by Christopher S. Weiser
Senior Director Offer Management & Development
Sodexo, North America
I’ll begin by overstating the obvious: the world is changing around us at an exponential pace. Information moves at the speed of light and often, becomes outdated by the time it is fully socialized. We are 100 percent plugged in 100 percent of the time and we’ve developed the ability to pay “constant partial attention” to many things at once. But despite all of this, or perhaps because of it, sometimes we fail to focus on the simple act of effective knowledge transfer.
This can be especially true in large organizations where it is critical to pass along what we know and how we know it, to those who need to know, when they need to know it. Let’s face it—here are some things that just aren’t written in a book anywhere.
[sws_pullquote_right]”Don’t create a communication plan; we should create a constant conscious thought process.” [/sws_pullquote_right]
Now let’s complicate things a bit further by adding that for the first time ever, not only do we have four generations co-existing in the workplace, but the work/life habits, communication styles, and attitudes of these generations continue to evolve on a daily basis. New team members are bringing new ideas and valuable lessons are in danger of departing with veteran leaders. Capturing both of these bodies of knowledge is critical to long-term success. So what’s an organization to do?
Consider this: picture an Olympic relay race. It’s a thing of beauty. The ease with which the baton is passed despite both runners being in fluid motion can be almost breathtaking. I believe there is a lesson to be learned within that exchange. The simple truths you can only master the hand-off with practice, and that means practicing with your teammates. You can train alone for speed and for stamina, but you can’t train alone to pass the baton.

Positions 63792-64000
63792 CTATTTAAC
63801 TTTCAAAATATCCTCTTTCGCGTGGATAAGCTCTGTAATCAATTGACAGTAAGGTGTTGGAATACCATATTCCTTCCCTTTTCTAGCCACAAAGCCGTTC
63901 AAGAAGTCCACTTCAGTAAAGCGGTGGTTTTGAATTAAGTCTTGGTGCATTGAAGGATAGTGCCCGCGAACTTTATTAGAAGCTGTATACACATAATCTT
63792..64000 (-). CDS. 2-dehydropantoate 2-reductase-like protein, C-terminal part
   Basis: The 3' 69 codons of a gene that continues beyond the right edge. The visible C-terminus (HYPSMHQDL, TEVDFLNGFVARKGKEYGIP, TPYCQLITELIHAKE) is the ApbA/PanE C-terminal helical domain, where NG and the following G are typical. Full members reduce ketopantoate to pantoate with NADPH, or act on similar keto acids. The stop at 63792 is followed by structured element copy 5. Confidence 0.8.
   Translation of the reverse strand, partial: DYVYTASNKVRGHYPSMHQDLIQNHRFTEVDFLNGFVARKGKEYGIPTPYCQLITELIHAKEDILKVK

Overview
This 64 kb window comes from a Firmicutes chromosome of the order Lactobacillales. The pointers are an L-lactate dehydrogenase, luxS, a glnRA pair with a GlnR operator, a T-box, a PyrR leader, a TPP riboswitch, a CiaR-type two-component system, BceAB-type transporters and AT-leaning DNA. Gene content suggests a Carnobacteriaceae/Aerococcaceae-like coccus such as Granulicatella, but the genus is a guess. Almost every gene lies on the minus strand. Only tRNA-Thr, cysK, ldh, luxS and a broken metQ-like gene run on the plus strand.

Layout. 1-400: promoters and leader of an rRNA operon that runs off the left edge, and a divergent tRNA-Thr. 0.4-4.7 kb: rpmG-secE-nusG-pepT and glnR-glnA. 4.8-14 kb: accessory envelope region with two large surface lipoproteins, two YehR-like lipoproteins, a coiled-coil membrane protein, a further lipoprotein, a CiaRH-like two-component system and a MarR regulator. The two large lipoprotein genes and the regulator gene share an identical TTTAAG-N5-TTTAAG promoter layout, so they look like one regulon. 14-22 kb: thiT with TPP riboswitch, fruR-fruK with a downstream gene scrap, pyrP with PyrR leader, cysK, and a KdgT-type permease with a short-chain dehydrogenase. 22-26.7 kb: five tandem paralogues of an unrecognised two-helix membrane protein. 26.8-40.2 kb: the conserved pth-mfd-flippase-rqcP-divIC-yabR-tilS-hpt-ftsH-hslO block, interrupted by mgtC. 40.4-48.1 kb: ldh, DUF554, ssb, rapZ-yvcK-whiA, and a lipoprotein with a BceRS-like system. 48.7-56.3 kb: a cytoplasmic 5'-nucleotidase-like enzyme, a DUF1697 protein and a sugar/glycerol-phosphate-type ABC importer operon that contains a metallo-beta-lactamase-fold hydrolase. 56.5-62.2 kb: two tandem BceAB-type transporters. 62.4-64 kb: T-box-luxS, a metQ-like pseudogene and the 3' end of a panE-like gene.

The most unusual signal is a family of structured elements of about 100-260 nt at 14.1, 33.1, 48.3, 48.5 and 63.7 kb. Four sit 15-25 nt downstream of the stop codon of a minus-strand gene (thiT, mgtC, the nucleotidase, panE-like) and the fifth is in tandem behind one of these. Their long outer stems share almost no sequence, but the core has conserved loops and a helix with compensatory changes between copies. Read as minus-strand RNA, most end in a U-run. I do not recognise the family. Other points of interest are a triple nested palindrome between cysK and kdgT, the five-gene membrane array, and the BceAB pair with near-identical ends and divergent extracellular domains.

In organizational terms, we have to create frequent opportunities to “practice” knowledge transfer. These opportunities can manifest themselves in a number of ways including traditional or reverse mentoring, mentoring circles, and employee network/resource groups. The point is, just as a sprinter has an unwavering training regiment, we have to display the same rigorous discipline in establishing and nurturing these chances to interact and grow.
We won’t get there by accident. It must be intentional. This also holds true for communication. With so many ways to communicate today, before we decide how to initiate a conversation or deliver a message, we have to ask ourselves who is on the other end of the exchange. Don’t create a communication plan; we should create a constant conscious thought process. It won’t happen overnight, but then neither does Olympic gold. Ready. Set. Go.
Chris Weiser began his career at the age of fifteen and worked through the ranks of the kitchen from dishwasher to Executive Chef. He has been with Sodexo for over 20 years in various positions including operations, marketing, and strategy, and offer development. As a passionate supporter of diversity and inclusion, Chris is an active member in each of Sodexo’s employee network groups. He currently serves as the National Chair of Sodexo’s intergenerational network group (i-Gen). He is a three time regional “Spirit of Sodexo” award nominee and a past winner of a Sodexo “Innovation” award. Chris is highly engaged in a wide range of community empowerment activities including his current service as Vice-Chair of the Advisory Board for the Atlanta Community Food Bank.
Linkage’s Institute for Leading Diveristy & Inclusion
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